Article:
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The businesses around here have signs to the effect that employees do not have access to the cash, and at least one won't let the employee touch cash (as in they physically can't). I wonder how the till works in that case.

That's the "8 hour keeper". The deputy stands behind the counter, with the cashier, and takes in the money. Checks are written to the county, rather than the store. As one law firm writes "Installing a keeper can be an effective way of opening up settlement dialogue with the debtor. For example, we recently installed a keeper at a tutoring center in Orange County. The business does not collect many payments daily, but the keeper levy was nonetheless very effective because the debtor was forced to explain to its customers why the sheriff was at the business. It caused the debtor to quickly come to the table to discuss resolution."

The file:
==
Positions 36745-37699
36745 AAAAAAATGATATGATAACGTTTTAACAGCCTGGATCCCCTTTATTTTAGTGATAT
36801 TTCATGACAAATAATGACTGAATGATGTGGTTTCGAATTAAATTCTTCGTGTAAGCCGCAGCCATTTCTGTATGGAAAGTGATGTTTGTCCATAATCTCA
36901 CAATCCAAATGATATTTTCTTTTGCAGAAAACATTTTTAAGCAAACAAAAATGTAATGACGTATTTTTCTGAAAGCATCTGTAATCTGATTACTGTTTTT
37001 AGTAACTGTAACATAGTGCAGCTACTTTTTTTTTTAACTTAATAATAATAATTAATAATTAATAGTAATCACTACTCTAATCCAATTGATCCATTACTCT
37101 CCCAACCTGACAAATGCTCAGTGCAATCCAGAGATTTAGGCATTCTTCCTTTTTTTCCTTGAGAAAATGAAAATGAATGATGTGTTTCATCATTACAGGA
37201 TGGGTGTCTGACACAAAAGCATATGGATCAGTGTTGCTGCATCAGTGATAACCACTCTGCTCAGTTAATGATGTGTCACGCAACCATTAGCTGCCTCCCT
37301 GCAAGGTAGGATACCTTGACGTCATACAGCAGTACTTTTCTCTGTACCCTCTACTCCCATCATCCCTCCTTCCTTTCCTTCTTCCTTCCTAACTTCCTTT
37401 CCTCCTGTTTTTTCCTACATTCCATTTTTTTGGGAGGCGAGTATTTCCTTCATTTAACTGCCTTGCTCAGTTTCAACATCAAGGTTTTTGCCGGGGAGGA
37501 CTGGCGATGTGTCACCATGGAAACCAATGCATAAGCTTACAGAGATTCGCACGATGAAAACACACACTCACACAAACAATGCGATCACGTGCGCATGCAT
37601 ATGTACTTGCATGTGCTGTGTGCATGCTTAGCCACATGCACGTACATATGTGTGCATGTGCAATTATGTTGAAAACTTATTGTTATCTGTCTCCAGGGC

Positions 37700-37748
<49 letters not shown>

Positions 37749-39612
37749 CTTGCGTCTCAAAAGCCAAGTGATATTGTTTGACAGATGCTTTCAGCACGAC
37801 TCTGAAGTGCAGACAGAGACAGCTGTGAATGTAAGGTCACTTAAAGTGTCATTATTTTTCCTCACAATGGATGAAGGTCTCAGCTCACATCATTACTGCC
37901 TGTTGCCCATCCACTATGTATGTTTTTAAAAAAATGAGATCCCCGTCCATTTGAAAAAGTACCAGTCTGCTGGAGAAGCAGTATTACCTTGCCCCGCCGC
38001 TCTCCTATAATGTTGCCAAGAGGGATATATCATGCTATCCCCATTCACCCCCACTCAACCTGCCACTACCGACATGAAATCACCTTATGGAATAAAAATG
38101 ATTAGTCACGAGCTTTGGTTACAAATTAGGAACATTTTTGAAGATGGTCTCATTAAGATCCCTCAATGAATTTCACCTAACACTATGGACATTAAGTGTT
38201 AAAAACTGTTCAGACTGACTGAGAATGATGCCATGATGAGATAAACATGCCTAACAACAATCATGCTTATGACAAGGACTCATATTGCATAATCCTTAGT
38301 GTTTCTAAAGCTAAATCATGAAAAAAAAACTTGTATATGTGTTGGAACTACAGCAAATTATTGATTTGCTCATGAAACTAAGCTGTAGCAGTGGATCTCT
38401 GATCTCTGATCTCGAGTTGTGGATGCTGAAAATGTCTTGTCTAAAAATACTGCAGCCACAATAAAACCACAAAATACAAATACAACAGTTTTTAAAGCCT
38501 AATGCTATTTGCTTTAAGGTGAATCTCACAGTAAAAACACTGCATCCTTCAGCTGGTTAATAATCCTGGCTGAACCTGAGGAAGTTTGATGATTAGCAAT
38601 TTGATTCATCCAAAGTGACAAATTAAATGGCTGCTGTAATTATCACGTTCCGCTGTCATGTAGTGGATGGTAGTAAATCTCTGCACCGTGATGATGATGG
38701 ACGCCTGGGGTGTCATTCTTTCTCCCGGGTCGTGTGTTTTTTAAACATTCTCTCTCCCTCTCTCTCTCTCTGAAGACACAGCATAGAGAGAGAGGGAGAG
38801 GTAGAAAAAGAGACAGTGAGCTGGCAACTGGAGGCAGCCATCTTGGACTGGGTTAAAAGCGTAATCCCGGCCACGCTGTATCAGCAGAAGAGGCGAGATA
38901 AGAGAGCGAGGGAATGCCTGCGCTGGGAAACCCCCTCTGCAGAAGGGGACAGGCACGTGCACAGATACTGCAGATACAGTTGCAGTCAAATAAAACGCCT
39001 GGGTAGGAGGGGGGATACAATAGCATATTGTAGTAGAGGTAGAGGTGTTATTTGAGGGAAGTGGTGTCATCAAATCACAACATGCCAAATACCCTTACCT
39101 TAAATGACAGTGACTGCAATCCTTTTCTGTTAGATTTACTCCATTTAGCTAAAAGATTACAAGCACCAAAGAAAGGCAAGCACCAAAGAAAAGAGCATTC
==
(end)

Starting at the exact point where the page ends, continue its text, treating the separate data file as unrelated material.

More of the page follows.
Only once have I ever seen a sheriff's deputy doing a keeper. They were explaining to each customer that the business had failed to pay its debts and had a court judgment against them, so all payments had to be made to the country to settle the debt. Most business owners will pay up within minutes rather than have a day, or a week, of that. Even if they have to take out a loan.

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